• 15. © Copyright 2011 - 2015. Laurie Israel. www.ivkdlaw.com www.maritalmediation.com Driving Aggressively • Your spouse is changing lanes, passing cars, and seems very frustrated to be contained by traffic. • This is unusual (or usual) driving behavior for your spouse. • You are getting increasingly uncomfortable and fearful.
  • 16. © Copyright 2011 - 2015. Laurie Israel. www.ivkdlaw.com www.maritalmediation.com Driving Aggressively Analysis: • Most married couples have a sense when their significant other is troubled by something. • Your instincts will usually be right about this. • Or if this type of driving is usual, what then?
  • 17. © Copyright 2011 - 2015. Laurie Israel. www.ivkdlaw.com www.maritalmediation.com Driving Aggressively Conclusions: •Ask your spouse openly if something is bothering them. •Don’t give them a hard time about the aggressive driving. •If your spouse can talk about it, their aggressive driving will probably stop. •But if this is their usual behavior, best to talk about it with your spouse when you’re not in the car.
  • 18. © Copyright 2011 - 2015. Laurie Israel. www.ivkdlaw.com www.maritalmediation.com Signaling Every Turn • You are driving on a deserted side street. • There is no one behind you. • You don’t bother to signal, but your spouse says, “Put the left signal on!” • You get angry because it seems silly to signal when no one can see it.
  • 19. © Copyright 2011 - 2015. Laurie Israel. www.ivkdlaw.com www.maritalmediation.com Signaling Every Turn Analysis: • People in relationships have some different values. • For one, following the rules may be very important. • You should appreciate that your spouse has stricter standards of behavior. • This may actually be a good quality overall. • Accidents do occur through failure to signal or incorrect signaling.
  • 20. © Copyright 2011 - 2015. Laurie Israel. www.ivkdlaw.com www.maritalmediation.com Signaling Every Turn Conclusions: •If it does you no harm, and makes your spouse happy, why not use the signal? •In marriage, gestures towards a spouse’s happiness are always a good thing.
  • 21. © Copyright 2011 - 2015. Laurie Israel. www.ivkdlaw.com www.maritalmediation.com Parallel Parking • You learned to drive in a big city. • Parallel parking was part of your life. • However, your spouse came from a rural area and needs 50 open yards to successfully parallel park a car. • It’s frustrating and annoying because you can do it so much better. • It’s very hard to stay quiet while your spouse struggles with the parallel parking.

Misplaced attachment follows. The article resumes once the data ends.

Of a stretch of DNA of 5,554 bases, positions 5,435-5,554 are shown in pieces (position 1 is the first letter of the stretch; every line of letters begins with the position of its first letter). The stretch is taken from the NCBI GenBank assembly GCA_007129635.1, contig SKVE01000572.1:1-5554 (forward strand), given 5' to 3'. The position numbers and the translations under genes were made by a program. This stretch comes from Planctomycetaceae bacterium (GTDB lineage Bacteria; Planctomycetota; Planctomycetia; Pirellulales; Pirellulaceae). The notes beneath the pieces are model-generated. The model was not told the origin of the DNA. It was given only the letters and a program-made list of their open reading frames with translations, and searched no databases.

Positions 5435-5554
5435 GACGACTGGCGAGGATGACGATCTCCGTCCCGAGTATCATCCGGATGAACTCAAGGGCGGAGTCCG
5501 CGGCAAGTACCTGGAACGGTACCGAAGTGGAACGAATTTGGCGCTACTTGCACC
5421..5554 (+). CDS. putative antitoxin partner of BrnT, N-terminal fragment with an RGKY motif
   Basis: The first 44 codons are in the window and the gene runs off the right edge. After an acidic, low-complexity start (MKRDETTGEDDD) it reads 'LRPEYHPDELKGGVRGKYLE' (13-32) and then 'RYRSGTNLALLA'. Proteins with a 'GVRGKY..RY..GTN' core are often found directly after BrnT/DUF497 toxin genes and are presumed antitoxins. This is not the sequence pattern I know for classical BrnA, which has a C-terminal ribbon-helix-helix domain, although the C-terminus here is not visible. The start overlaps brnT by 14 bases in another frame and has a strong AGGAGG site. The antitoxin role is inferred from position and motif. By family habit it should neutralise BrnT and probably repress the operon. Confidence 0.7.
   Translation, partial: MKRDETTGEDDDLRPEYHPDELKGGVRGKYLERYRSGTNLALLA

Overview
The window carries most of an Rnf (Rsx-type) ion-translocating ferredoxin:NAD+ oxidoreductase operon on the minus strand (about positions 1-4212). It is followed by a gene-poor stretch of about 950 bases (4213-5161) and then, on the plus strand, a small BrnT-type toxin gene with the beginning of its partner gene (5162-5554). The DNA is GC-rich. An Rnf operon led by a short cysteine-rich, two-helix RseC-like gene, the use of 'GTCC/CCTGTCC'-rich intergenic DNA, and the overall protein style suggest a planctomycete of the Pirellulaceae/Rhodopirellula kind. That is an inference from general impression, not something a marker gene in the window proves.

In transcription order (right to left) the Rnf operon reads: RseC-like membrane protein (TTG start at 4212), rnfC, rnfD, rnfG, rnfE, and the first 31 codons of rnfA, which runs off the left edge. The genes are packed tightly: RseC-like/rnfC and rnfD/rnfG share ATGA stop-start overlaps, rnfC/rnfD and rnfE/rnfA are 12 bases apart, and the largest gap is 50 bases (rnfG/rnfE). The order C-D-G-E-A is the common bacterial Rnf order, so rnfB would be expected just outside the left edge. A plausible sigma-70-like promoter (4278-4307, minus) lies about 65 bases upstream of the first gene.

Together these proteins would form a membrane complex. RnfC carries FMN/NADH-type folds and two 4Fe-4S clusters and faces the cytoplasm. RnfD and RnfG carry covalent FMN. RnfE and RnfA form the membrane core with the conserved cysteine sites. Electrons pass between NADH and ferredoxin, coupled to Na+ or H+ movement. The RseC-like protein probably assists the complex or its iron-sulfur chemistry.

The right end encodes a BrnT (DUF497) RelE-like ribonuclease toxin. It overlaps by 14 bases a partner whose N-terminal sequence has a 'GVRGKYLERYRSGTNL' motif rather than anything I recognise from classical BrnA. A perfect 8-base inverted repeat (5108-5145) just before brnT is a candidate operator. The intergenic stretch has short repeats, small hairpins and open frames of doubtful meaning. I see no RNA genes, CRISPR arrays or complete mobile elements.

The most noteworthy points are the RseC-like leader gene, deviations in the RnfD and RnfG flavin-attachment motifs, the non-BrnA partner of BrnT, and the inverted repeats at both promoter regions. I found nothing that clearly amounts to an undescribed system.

• 22. © Copyright 2011 - 2015. Laurie Israel. www.ivkdlaw.com www.maritalmediation.com Parallel Parking Analysis: • Marriage is affected by each person’s different cultural, religious, geographic, and economic background. • By appreciating and absorbing elements of their different background, you can become a better person.
  • 23. © Copyright 2011 - 2015. Laurie Israel. www.ivkdlaw.com www.maritalmediation.com Parallel Parking Conclusions: • Appreciate the unique qualities of your spouse on each of their 10 attempts to parallel park. • Don’t tell them you can do it better. • Remember, your spouse is better at plenty of other things than you are.
  • 24. © Copyright 2011 - 2015. Laurie Israel. www.ivkdlaw.com www.maritalmediation.com Backing Up the Car • Your spouse zooms backward out of the driveway with great energy. • You are petrified. • Luckily no cars are coming.
  • 25. © Copyright 2011 - 2015. Laurie Israel. www.ivkdlaw.com www.maritalmediation.com Backing Up the Car Analysis: • Sometimes you just have to trust your spouse to do the right thing. • While your spouse may not always make the right decision, overall your spouse has good judgment.
  • 26. © Copyright 2011 - 2015. Laurie Israel. www.ivkdlaw.com www.maritalmediation.com Backing Up the Car Conclusions: • Be rational. • When was the last time your spouse had an accident? • Was it a major accident? • Assume your spouse knows what your spouse is doing. • Your spouse is just as interested in protecting your lives and your car as you are.
  • 27. © Copyright 2011 - 2015. Laurie Israel. www.ivkdlaw.com www.maritalmediation.com About the Presenter: Laurie Israel is an attorney, mediator and collaborative lawyer practicing in Brookline, Massachusetts. Her years of divorce law and divorce mediation practice led her to examine why marriages fail and how marriages can be improved. By using mediation techniques to help married couples, she's become one of the leaders in a movement known as marital mediation. She is a frequent presenter at conferences, and has published extensively on her websites about Marital Mediation . Her websites are: www.ivkdlaw.com, www.maritalmediation.com, www.mediationtostaymarried.com and www.yourfamilymatterslawblog.com. She is a writer (blogger) on The Huffington Post, writing about marriage, divorce, relationships, collaborative law and mediation. She writes frequently for www.mediate.com . Her articles are posted on her websites.